On Fri, Mar 31, 2006 at 09:07:39AM -0500, Brian Barrett wrote:
> > I have a first quick and dirty patch, replacing AF_INET by AF_INET6,
> > the sockaddr_in structs and so on.
> Is there a way to do this to better support both IPv4 and IPv6?
I think so, too. There are probably two different ways to achieve
this: either provide two components "tcp" and "tcp6" or use
v6-mapped-v4 addresses. The first would surely result in a lot
of shared code, but I think this won't be a problem. If it is
possible to have to components (and by this several modules)
for communication, this might be a solution.
The other way, v6-mapped-v4, is how normal userland daemons
are usually implemented. The application only listens on
v6-sockets, v4-addresses are mapped to ::ffff:a.b.c.d/96,
where a.b.c.d is the normal 32bit v4-address:
Mar 31 13:58:26 ltw pop3-login: Login: xxxxx [::ffff:184.108.40.206]
Perhaps it's a good idea to port any internal structure to
IPv6, as it is able to represent the whole v4 namespace.
One can always determine whether it is a real v6 or only
a mapped v4 address (the common ::ffff: prefix)
> mca_btl_tcp_proc_insert(), which is what I think you're referring to
> by the net1/net2 code, that's intended to be used to try to get all
> the multi-nic scenarios wired up in the most advantageous way
> possible. So we look at the combination IPv4 addr and netmask and
> prefer to connect two endpoints in the same subnet.
Ok, this is how I understood the code. The current implementation
does a bitwise AND on uint32, for IPv6 this will be 128 bits.
I don't know of any predeclared type of this size, so we have
to find a different solution. Though the final decision will
always be boolean ("Are we on the same network?" Yes/No), we
have to represent the correct answer.
There is only one comparision between net1 and net2, so the
decision is a local one and we don't really need the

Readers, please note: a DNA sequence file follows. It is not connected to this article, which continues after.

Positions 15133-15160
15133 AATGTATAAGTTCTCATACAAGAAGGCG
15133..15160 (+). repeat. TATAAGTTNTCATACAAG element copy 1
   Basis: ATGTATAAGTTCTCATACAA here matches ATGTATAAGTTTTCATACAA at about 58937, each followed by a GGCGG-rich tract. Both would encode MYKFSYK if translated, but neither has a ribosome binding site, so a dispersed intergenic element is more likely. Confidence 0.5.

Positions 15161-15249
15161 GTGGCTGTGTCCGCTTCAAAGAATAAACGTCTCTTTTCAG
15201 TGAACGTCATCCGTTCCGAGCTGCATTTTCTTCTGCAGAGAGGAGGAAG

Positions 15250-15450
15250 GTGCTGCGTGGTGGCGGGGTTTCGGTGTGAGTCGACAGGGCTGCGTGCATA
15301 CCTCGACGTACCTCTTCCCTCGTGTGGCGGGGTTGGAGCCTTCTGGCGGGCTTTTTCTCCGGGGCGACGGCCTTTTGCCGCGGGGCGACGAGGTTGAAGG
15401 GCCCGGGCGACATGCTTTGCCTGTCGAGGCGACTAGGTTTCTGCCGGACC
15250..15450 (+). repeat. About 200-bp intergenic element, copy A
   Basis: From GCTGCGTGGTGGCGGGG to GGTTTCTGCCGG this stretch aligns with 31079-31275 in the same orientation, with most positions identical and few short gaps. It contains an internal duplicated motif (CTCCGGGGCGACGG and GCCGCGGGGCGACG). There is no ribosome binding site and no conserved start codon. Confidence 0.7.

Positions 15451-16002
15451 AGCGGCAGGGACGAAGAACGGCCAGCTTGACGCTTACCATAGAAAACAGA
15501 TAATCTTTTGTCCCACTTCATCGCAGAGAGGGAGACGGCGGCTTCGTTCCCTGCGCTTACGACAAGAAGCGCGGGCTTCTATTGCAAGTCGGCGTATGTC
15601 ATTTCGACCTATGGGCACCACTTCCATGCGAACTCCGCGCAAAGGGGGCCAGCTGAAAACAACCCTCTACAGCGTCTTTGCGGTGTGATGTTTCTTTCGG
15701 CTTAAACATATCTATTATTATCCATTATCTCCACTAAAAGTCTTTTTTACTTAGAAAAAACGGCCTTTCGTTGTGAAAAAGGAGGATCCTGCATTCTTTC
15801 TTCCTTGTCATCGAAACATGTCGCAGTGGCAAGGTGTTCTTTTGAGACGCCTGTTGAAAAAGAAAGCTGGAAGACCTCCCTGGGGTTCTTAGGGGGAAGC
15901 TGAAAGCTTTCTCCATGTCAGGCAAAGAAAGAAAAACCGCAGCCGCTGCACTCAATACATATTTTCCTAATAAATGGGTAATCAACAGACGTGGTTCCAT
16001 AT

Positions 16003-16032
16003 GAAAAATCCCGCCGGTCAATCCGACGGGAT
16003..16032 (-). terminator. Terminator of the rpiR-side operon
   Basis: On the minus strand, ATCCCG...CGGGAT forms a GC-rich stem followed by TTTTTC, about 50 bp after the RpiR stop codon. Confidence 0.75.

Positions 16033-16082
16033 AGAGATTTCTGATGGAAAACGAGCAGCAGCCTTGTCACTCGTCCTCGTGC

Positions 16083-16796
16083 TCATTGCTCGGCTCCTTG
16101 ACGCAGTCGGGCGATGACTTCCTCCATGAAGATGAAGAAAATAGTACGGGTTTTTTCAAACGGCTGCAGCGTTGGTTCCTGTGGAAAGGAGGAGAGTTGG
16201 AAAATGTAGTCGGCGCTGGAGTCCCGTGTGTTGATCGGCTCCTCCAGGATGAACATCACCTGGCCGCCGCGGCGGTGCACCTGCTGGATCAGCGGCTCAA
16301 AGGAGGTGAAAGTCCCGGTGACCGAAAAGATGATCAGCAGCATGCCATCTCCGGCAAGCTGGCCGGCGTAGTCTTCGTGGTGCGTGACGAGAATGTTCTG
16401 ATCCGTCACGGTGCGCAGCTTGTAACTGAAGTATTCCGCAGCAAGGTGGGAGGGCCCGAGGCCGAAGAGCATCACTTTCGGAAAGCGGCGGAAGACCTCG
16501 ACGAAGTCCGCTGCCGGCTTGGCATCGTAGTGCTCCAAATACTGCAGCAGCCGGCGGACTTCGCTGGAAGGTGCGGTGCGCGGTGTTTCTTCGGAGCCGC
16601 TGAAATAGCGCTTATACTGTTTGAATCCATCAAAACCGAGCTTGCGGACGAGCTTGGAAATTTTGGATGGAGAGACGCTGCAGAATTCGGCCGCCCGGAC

> I'm not sure how IPv6 deals with netmasks and routing, but I'm
> assuming there would be something similar.
Pretty much the same. Netmasks are now called "prefixlen",
integers between 0 (like /0) and 128 (like /32).
The typical onlink prefixlen is /64, there's usually no
smaller (i.e. /112) prefixlen, though it might exist.
Routing aggregation is done by enlarging the prefix.
A typical one is /48, this means 2^16 networks with 2^64
So to say: the LAN prefixlen will be 64 in most cases.
Larger ones (i.e. /48) are only for routing.
I apologize for calling the numerical smaller value of 48
the larger prefix than 64. This just refers to the network
size as the /64 is the smaller network.
> > I don't know if this patched tcp-component can handle
> > IPv6 connections, I've never tested it. I think it
> > even breaks IPv4 functionality; we should make clear
> > how IPv4 and IPv6 may work in parallel (or may not, if
> > one considers IPv4 deprecated ;)
> From a practical standpoint, Open MPI has to support both IPv4 and
> IPv6 for the foreseeable future.
I think so, too. We're dual stacked.
> We currently try to wire up one connection per "IP device", so it
> seems like we should be able to find some way to automatically
> switch between IPv6 or IPv4 based on what we determine is available
> on that host, right?
That's right. The orte-oob seems to be the right place for
this decision, assuming that ompi/mca/btl/tcp can handle
both or have two different components providing the desired
Implementing this dual stack behaviour isn't that hard, almost
every userland tool does it this way: try the v6 and if it
fails, use v4. The user can usually force the code to use
either v4 or v6. This shouldn't be too hard in case of
v6-mapped-v4. The only thing to take care is for RFC1918 networks.
adi_at_drcomp:~$ telnet ::ffff:127.0.0.1 25
To automatically select the right protocol, it might be good
to prefer IPv4 (smaller headers->less overhead). The user
can still force the use of IPv6 via DNS (assigning special
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